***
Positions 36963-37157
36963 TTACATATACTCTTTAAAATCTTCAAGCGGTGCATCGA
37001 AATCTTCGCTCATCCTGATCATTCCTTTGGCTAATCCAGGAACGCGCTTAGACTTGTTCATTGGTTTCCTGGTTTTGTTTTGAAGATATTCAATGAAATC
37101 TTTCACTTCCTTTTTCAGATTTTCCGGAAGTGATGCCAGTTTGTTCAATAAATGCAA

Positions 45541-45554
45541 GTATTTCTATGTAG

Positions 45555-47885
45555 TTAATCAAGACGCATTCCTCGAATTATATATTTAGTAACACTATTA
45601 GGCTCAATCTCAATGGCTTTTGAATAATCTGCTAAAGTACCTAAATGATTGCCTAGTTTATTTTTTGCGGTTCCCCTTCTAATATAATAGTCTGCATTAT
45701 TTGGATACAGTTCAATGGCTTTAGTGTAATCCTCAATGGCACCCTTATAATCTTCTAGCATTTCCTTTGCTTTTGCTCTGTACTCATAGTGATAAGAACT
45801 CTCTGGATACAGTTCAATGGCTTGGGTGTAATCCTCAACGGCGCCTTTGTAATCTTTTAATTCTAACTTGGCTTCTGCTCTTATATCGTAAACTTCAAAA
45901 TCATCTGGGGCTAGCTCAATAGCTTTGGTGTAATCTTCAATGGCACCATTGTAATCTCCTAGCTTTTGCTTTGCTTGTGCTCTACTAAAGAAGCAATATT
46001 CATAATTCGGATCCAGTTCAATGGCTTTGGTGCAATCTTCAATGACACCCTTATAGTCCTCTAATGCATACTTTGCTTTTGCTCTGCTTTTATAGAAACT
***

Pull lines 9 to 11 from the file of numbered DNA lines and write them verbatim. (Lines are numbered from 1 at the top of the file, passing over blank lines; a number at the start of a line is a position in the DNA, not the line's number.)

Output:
45601 GGCTCAATCTCAATGGCTTTTGAATAATCTGCTAAAGTACCTAAATGATTGCCTAGTTTATTTTTTGCGGTTCCCCTTCTAATATAATAGTCTGCATTAT
45701 TTGGATACAGTTCAATGGCTTTAGTGTAATCCTCAATGGCACCCTTATAATCTTCTAGCATTTCCTTTGCTTTTGCTCTGTACTCATAGTGATAAGAACT
45801 CTCTGGATACAGTTCAATGGCTTGGGTGTAATCCTCAACGGCGCCTTTGTAATCTTTTAATTCTAACTTGGCTTCTGCTCTTATATCGTAAACTTCAAAA